I think the fabric adds quite a bit to the fireworks scene as well.  The rosy hues on the blue do look a lot like the floating smoke that you see after the fireworks go off in the dusk.  This linen is a handpainted 28 count Crossed Wing Collection called Galaxy.  I might decide here real soon to trade away some pieces of it.  The original hunk was a "fat half" and I just don't know what I'm going to do with the rest of it.  So, if you think you might be interested, drop me a comment.

I'm about two thirds of the way through with this and expect I shall be done by end of the holiday weekend.  I am really enjoying it.  We had a weather front come through and it has just been delightful!  We were in the upper 90's to 100 the last week and more, but this morning when I got up it was 54!  These kind of mornings always remind me of when I visited with a friend in Oswego, N.Y.  We had to have blankets on the bed in July!  Great sleeping weather.

On 4th of July we sit on the front porch and watch the fireworks the neighbors shoot off.  We can see quite a few from here on the ridge top.  I don't know where they get them from, but they're as good as the ones we'd see if we drove and got caught up in crowds and the whole bit.  Sometimes (like this year) my son gets someone paying him back in fireworks instead of cash.  So, the two knuckleheads will be setting those off in the driveway while I watch - fearful that they're going to blow something off - from a distance.  I always remind my son that I still want grandchildren out of him.  A few years ago, my husband blew out an eardrum with firecrackers.  It was one of those  times that he was really glad he couldn't hear what I was saying!  It did heal, but his hearing has been damaged and really loud noises now give him terrific headaches.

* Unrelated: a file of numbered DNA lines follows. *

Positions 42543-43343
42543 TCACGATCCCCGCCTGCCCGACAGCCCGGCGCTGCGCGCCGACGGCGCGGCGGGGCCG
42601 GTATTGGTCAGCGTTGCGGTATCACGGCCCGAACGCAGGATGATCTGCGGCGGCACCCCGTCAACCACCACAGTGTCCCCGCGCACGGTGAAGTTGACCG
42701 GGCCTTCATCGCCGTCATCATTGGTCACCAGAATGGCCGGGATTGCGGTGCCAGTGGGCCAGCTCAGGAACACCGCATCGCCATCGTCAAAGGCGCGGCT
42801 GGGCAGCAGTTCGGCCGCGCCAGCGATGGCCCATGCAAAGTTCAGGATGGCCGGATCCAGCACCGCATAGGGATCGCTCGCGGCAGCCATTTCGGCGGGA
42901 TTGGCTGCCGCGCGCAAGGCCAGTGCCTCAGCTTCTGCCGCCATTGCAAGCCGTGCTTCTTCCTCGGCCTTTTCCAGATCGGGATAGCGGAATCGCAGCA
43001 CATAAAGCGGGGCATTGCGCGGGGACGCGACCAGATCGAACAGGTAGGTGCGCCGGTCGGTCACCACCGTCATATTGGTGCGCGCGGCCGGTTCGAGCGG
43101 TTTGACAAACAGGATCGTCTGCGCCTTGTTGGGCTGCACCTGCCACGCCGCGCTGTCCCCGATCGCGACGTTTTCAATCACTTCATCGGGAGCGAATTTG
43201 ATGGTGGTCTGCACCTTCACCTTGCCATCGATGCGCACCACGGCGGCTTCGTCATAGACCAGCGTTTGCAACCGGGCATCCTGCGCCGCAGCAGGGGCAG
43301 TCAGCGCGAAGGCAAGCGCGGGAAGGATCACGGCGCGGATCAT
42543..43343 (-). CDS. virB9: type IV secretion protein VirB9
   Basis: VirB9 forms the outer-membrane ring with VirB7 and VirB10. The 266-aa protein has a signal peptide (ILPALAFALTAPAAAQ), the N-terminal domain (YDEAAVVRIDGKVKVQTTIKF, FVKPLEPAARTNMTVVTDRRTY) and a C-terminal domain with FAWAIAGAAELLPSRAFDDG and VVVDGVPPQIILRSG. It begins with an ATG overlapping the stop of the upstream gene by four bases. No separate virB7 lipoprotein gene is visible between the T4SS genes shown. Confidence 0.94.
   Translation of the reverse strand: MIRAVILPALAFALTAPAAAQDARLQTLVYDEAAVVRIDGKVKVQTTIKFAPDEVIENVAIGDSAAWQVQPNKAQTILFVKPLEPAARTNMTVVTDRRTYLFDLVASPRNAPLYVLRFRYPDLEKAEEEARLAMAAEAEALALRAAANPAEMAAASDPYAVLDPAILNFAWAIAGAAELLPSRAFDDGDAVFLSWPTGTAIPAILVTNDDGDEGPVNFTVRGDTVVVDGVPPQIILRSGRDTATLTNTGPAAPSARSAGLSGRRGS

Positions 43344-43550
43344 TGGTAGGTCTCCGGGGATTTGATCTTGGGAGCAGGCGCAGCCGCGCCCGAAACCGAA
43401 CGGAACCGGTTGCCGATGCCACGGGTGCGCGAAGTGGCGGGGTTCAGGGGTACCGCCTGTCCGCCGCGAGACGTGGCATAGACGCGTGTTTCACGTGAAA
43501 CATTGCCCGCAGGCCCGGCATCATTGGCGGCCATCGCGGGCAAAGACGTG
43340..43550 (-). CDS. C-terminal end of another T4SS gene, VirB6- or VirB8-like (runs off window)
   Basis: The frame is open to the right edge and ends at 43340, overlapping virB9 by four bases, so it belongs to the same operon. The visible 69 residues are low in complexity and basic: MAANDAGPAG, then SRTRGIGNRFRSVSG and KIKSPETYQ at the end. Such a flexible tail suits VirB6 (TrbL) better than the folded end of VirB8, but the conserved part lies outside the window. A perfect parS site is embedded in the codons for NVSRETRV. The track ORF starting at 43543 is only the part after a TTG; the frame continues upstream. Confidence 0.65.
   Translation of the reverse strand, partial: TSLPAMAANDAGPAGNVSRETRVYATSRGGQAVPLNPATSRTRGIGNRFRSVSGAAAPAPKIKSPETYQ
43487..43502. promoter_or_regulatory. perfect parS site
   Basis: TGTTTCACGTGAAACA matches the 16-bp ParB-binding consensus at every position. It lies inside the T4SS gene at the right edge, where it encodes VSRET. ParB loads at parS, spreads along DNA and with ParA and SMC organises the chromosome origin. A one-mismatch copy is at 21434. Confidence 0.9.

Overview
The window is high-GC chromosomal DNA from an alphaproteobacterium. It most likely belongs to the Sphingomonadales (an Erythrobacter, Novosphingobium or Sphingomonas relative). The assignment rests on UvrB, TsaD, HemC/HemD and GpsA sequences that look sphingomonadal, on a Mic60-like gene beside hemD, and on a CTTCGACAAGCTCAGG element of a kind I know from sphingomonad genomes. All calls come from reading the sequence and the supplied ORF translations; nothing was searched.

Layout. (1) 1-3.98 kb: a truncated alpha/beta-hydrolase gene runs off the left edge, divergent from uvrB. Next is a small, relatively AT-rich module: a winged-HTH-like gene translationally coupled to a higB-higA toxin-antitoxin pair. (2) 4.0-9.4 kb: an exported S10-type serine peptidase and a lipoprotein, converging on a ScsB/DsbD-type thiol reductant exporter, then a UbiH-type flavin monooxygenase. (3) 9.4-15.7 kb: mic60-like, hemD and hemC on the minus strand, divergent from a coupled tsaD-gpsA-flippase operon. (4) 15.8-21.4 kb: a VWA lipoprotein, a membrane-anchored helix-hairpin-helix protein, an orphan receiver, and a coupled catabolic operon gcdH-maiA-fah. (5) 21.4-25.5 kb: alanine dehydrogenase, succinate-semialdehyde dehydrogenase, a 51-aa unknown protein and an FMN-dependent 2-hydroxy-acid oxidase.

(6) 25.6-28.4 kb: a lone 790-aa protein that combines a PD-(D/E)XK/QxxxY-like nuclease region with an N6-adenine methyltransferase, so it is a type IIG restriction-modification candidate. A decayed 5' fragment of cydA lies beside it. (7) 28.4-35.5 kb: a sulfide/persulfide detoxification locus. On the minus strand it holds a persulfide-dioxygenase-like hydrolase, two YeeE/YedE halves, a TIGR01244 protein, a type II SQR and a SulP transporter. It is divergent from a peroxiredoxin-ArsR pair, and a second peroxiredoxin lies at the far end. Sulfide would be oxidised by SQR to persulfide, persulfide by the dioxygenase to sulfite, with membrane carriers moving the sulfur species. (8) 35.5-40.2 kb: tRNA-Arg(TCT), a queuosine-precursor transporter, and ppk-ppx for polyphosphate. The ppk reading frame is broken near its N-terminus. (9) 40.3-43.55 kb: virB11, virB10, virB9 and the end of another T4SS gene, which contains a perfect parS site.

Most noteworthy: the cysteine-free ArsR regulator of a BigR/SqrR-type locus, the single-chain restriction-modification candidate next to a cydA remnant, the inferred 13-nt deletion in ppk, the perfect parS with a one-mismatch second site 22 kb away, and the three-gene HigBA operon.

Here's something neat I've been using. . .  I stitch in areas because it helps me make fewer mistakes.  So, I keep needles threaded in the different colors on my pincushion and then like to have my threads at hand to pick up quick too.  So working on this project I had them all in a pile on my cabinet and thought, I'm going to have a terrible coffee accident or something; what can I do to get the pile off the cabinet but still be quickly accessible?  Here's my solution:

It's a glass candy dish in the shape of a chicken sitting on a nest.  I'm sure you've all seen them in the antique and thrift shops.  Some have red painted combs, but mine is just plain white.  Anyway, it's working out well and far better for me to have thread, rather than candy, in that chicken!

Hope you have a terrific 4th of July!